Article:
Town weighs upgrades to Killington RoadBy Josh O’Gorman
STAFF WRITER | June 14,2013KILLINGTON — Improvements to mass transit and better year-round property maintenance were two of the ideas generated during a public forum on the future of Killington Road.
Earlier this year, the town received a $15,000 planning grant from the state Department of Economic, Housing and Community Development.
“This is a discussion about what’s appropriate for the future of Killington Road for the next 25 years,” Town Planner Richard Horner said to the two-dozen or so members of the public attending Wednesday night’s meeting of the Planning Commission.
The town has retained the services of LandWorks, a landscape architecture company from Middlebury, to develop a plan.
David Raphael, principal and landscape architect for LandWorks, led a brainstorming session, asking the public to think about what works and doesn’t work on Killington Road.
“The most important thing is for Killington Road to succeed as both a corridor and as a destination,” Raphael said, referring to the importance of having a road that both connects Route 4 to Killington Resort and also promotes the vitality of the shops and restaurants along the way.
Raphael had the audience break up into three groups, which considered questions of what works well on Killington Road, what doesn’t work well, what town can do and also what the private land and business owners can do to make things better.
The brainstorming session consumed the better part of an hour, with residents batting ideas back and forth and commiserating over heavy weekend traffic. But in the end, the ideas generated by the different groups were stunningly similar.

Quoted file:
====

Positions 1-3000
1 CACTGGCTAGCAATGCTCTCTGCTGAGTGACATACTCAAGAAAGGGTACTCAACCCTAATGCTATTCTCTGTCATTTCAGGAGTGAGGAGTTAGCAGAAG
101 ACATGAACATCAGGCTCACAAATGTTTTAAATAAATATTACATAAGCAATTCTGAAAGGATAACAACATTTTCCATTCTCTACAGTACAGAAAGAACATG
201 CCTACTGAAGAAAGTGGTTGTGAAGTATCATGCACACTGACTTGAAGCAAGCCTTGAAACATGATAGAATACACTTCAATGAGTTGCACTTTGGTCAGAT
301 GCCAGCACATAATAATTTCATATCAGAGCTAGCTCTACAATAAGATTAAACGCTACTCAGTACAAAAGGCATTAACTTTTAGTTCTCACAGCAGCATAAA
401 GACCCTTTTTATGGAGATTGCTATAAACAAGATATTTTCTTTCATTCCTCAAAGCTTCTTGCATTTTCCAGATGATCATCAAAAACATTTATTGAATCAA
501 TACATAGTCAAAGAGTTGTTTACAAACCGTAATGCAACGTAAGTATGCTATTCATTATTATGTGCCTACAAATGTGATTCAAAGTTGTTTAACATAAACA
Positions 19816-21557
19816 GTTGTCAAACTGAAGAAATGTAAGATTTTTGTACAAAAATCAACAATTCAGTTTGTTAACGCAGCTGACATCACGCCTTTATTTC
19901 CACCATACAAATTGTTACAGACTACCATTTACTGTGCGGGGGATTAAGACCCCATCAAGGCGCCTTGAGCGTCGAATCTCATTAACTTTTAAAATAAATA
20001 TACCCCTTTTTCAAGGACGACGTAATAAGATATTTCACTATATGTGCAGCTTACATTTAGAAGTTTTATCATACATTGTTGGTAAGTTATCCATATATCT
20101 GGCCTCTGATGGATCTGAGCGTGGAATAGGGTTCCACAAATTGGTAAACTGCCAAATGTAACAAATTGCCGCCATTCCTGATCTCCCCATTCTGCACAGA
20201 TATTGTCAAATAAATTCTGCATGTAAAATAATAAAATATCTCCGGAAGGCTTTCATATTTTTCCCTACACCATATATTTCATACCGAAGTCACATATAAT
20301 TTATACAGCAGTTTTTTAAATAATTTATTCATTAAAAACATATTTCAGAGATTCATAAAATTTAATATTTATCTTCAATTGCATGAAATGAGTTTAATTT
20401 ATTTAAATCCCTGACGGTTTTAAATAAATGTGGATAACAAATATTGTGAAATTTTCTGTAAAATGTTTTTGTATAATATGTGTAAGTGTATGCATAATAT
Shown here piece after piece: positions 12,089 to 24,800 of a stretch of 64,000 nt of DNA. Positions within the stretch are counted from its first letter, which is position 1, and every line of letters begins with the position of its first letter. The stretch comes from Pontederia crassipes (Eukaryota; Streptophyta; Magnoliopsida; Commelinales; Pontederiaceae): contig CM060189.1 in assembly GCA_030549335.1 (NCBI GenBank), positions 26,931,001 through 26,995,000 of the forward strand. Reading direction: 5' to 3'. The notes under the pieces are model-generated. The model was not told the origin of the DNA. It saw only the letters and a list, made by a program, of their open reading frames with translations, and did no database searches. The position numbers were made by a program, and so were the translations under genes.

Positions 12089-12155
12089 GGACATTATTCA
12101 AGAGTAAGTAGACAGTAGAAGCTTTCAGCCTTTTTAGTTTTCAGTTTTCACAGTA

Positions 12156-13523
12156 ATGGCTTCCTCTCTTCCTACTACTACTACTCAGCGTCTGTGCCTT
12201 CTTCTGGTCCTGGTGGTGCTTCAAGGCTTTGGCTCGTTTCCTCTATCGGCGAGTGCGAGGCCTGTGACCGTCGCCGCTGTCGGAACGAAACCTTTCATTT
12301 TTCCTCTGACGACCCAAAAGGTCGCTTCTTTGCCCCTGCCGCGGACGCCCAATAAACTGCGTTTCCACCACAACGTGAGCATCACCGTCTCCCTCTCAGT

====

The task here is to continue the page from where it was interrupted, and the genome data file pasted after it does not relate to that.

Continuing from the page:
“It’s amazing, the synchronicity between groups one, two and three,” Raphael said.
There was a general agreement that there should be designated stops for the buses transporting guests and workers up and down Killington Road. Currently, the bus picks up and drops off wherever people request it
Raphael noted his time in Park City, Utah, during the 2002 Winter Olympics, when people huddled by the side of the road as they waited for buses, and suggested that construction of bus shelters along Killington Road might increase ridership.
Another common issue was the appearance of business signs up and down the road.
“There was discussion of a need for a consistent look from beginning to end,” Raphael said.
Horner noted the importance of businesses maintaining their properties — such as keeping the grass cut — during the summer months when many Killington Road shops are shuttered for the season.
“Sometimes it looks like you’re not only closed, but abandoned,” Horner said.
LandWorks will take the public comments and use them as it drafts a plan to present to the town Planning Commission, which — per the terms of the grant — has until June 2014 to put a plan in place.
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